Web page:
The Dakota in TOToronto: Live music clubs with residency bands. Example: The Beauties every Sunday in the low ceilings and loud amps of The Dakota.

Barcelona: Hard to describe Las Ramblas but we need something just like it – a true city pedestrian mall, a walkway, a people’s area for mingling, lounging and even lightweight commerce (lay down a blanket, sell your wares). Simply, we shouldn’t have to close a major traffic route to host downtown get-togethers or to observe each other on lazy afternoons.

Logan, Utah: Free transit. I know it sounds absurd… another Dave (Olsen, that is) researched free transit systems but missed one in the culturally conservative, big truck driving, two-bar university city by the Idaho border.The seat of Cache County boasts free, quality transit – hop on to go frombig box stores to the Mormon temple. I’d settle for a “SeaBus only” pass.

Bar in Brussels Brussels: While dignified Brussels manages to beat Vancouver for most underwhelming tourist photo op (Mannekin Pis vs. Gastown “Steam” Clock), the Belgian capital wins big prizes for character bars tended to by pro beer traditionalists serving on endless patio tables ringing vast squares. While we don’t have the centuries of Trappist ale culture, places like Six Acres show you can craft character and bring it outside on the cobblestones.

Robots need Love Too at Summerlive Vancouver: Summerlive at Stanley Park was close to perfect. Keep in mind, I’m a veteran of Grateful Dead tours, the legendary WOMAD feasts, and a hundred hippie jam fest weekends and attest this was simply a remarkable three days of music and demonstrative of a renaissance of great bands unseen since the beery 80s days of local hardcore.

Held close to the totempoles where I had my fifth birthday party, it felt like we stopped caring about how the outside looked at us and started living like we want to – we ride bikes, we walk the seawall, we tidy up, we sing along. Thanks to the police for keeping it chill and letting us enjoy picnics, tokes and (possibly) a brown bagged bevvie.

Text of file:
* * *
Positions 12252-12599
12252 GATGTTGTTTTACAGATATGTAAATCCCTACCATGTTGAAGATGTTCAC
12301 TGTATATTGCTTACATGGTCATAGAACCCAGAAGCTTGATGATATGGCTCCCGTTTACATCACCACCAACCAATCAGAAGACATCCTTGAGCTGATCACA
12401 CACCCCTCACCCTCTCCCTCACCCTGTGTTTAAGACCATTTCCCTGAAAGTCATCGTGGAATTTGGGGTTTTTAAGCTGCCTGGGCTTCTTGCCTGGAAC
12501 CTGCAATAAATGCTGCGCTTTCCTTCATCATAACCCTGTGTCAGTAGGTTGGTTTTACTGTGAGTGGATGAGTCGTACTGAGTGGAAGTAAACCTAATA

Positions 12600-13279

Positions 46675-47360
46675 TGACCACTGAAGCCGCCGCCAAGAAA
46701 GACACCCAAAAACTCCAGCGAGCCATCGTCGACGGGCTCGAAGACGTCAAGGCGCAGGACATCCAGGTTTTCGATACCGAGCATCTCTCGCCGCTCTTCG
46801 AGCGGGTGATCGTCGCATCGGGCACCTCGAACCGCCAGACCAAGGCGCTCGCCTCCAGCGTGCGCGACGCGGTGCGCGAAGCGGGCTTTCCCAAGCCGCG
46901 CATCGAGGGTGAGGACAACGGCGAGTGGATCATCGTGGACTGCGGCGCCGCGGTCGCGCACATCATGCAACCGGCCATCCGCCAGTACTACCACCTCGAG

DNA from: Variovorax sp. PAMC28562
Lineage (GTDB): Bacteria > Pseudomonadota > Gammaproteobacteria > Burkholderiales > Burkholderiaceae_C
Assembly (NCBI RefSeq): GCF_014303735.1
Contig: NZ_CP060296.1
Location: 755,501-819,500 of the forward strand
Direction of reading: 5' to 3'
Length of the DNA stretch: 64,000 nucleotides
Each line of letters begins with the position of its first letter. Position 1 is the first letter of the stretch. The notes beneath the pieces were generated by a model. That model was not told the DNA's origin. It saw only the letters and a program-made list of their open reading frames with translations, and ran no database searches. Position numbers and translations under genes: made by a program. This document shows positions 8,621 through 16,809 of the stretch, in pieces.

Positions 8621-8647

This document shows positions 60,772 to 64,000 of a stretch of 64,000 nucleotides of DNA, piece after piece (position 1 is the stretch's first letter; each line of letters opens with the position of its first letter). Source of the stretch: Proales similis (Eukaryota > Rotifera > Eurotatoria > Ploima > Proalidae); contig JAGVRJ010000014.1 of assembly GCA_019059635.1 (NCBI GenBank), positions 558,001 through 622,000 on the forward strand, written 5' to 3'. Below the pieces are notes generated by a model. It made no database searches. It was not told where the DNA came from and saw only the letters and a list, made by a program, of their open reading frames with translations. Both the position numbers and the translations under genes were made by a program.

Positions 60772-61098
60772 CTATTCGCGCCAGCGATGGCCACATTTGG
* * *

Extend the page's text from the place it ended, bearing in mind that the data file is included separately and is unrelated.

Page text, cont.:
Wet Cement

We come from all over. Trying to find someone second generation from Vancouver amidst refugees from the frozen lands  is a task. And we are already remixing ourselves, our city and our culture daily. The concrete isn’t wet yet here, we can still define who we want ourselves to be. And it’s a good time to do it since the city’s brand (as I learned in a city which survived a hurricane, flood, looting, police corruption and chaos) is “that city that burns cop cars.” Nowhere to go but up.

We have visible homeless problems, demoralizing property values and waffling by-laws. These need fixing. But to make my beloved city truly world class, I’ll be happy with a couple of the above for starters.

Photos: All photos by authour except “New Orleans Means Music” by Kris Krug via kk+ via Flickr & authour at Summerlive by brother Dan.

Sparking Creativity by Taking Risks and Practicing Craft

Originally published in “Uncle Weed’s Dossier” in Vancouver Observer on May 23rd, 2010, Republished here intact for posterity.

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Austin TXDave in TorontoOver the past few months, I’ve traveled to a handful of cities and read multi-disciplinary artist David Byrne’s charming discourse about urban planning and culture from the seat of a bike called “Bicycle Diaries.”

Byrne’s international input sparked me to share and compare observations about the environs of TorontoSeattlePe Ell WA, and AustinTX.

However, instead of expository writing comparing these cities, I ended up under the care and scalpel of UBC hospital emerging with scars on my belly and ideas spinning while convalescing on the couch. While floating in and out of lucidity, I came across a fresh notion to share some thoughts about my personal creative journey.

Dave Olson On the Road

So, checking my faux-humility at the door, I sought to lay out my thoughts for the attendees of the grass-roots organized personal expression conference Northern Voice in video form.

While i was a little medicated during the filming, this hazy feeling seemed encourage the spirit of a couple of my heroes Hunter S. Thompson and Jack Kerouac to come along for the ride.